Monday, June 20, 2005

AT 2005. Part Four

May 26, 2005

At 5:18 pm on Saturday, May 21 I completed the last mile of the Appalachian Trail at the Doyle Hotel in Duncannon, Pennsylvania. Not exactly Mt. Katahdin but a fitting end point, one that not only had beer but also did not require a five mile return hike over rocks and a 27 mile ride to the nearest town. Good enough for me and the friends who walked in with me. Beverly Carver, Norma Job and Pat Doyle shared my final eight miles. I was glad to have long time friends as company . We shared a round of beer before showering and returning to the Doyle for cheeseburgers and more malt beverage.

The 12 days from Palmerton to Duncannon were mostly pleasant, sometimes tricky but looking back across those ridges and miles, I had a decent walk--a far better one than thru-hikers now in southwest and central Virginia will have when they hit Pennsylvania in four to six weeks. "Rocksylvania" turned out far better than I expected. Yeah, I stepped over, on and around plenty of rocks but I never found it particularly difficult. No doubt a liesurely schedule and good hiking weather made the rocks less tedious. Even so, I looked forward to the end of several--some long-- rocky stretches. But they always ended and in some cases were followed by good trail and easy grades. In many places the rocks are cobbles, a nuisance but nothing really difficult. And, unlike many other states, Pennsylvania AT miles don't require much climbing. It's mostly ridge walking. I don't doubt that Pennnsylvania can be a real challenge. The thru-hikers I met in Delaware Water Gap in July 2002--Red, Gary and all the rest--came through in summer heat and humidity. They had to walk ALL the way down to the only reliable spring at most shelters where Pennsylvania in May 2005 is blowing with water. A drier, hotter May would have made my walk much less tolerable.

But I lucked out. I had good dates and good experiences. During my first week south from Delaware Water Gap I was largely on my own; met a few people but camped solo many nights. In Port Clinton, I was lucky enough to hitch a ride with two brothers whom I had met on the trail a few days earlier. I met thru-hiker Big Daddy D at the bar of the Port Clinton Hotel and we proceeded to the bar of the Port Clilnton Fire Department and shared the hospitality of the local volunteers. A few days later I met day hikers from the local AT club and was invited to their post hike cook out. I walked 15 miles that day and was pleased to share their food and company. In the following week I began to meet many more northbound thru-hikers from Georgia and distance section hikers. My rough count is 29 and 10, respectively.

Hiking the AT in Pennsylvania is not a wilderness experience. It's more an experience in the space bertween all the people. Between DWG and and Duncannon the trail follows ridge lines of Kittatinny Mountain, then Blue Mountain and Peters Mountain. On either side of those ridges are farms, homes, small towns, interstate highways and all the commotion of human enterprise. Noise is ever present, although the ridges are sufficiently remote that I can ignore if not forget it. Along the ridge is the habitat that remains for rattlesnakes, bear, deer, turkey and grouse. The plant life is varied if not as widespread as it is farther south. Many wildflowers--bluets, columbine, mayflowers, pink ladyslipper, jack-in-the-pulpit and others I cannot name were in bloom as I passed through. Mountain laurel and rhododendron are still to come. Fiddlehead ferns grew abundantly in many places, their massed greenery creating some of the most dramatic contrast in an otherwise muted forest. The forest is largely new growth, having been clearcut two or three times previously.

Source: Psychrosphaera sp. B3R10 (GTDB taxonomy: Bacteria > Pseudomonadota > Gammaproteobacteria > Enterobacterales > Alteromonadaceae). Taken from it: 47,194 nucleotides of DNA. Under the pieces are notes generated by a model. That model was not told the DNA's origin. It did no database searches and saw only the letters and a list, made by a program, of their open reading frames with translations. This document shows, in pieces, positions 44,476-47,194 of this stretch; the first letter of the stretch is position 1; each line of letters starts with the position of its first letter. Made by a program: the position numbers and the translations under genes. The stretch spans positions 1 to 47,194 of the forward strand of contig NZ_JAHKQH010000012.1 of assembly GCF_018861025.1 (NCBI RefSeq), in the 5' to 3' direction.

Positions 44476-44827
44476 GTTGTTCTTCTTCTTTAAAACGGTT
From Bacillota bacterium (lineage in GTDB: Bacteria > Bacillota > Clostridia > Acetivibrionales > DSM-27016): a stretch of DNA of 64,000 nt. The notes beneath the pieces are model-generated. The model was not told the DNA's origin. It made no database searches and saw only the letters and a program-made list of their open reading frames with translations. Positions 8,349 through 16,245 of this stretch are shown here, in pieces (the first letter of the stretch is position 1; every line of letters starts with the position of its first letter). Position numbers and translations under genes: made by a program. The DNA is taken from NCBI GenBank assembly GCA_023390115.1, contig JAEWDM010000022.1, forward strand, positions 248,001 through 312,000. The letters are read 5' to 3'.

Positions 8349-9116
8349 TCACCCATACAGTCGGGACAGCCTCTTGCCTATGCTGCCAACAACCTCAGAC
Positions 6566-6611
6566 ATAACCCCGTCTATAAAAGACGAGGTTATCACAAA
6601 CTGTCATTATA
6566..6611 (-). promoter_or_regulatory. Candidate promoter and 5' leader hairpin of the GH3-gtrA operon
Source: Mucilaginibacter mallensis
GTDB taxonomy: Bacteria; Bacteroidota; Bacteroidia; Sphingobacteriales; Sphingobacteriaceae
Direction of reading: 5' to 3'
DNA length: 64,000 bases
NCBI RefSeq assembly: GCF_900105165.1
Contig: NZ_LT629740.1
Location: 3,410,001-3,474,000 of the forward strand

One of my greatest delights came at the Eckville Shelter where the Blue Mountain Eagle Climbing Club maintains a shelter with four walls, a door and windows, flush toilet, solar shower (not yet heated for the season but welcom at the end of a hot humid day) and a caretaker who stocks cold drinks and ice cream for hikers (also welcome, etc). The shelter register goes back to 2001 so I was able to see what my friends friends wrote when they passed through in June and July 2002. Seeing their words, their names, their humor and artwork transported me back to those days, the days when I was not with them, and suddenly they were a real part of me hike. That alone was worth th effort of this hike.

So now I've hiked the entire AT. I still have no great thoughts to share although I have learned that I can dry off with two bandanas after a shower, that camping alone is not bad but company is even better and that the AT and the people I met there will always be an important part of my life. I also learned that I am a lucky man to have had the support, assistance and good wishes of so many people. Even when I was by myself I was never alone.

I'm in western Pennsylvania, visiting my aunt, the last of my parents' siblings, and cousins. My brother came up from Atlanta and will haul me back to Virginia to find Montreal and Kutsa for a few more days' hiking on the AT before I head back to the blast furnace that is a Phoenix summer.

Rez Dog
GA=ME 02
Missing Miles 05


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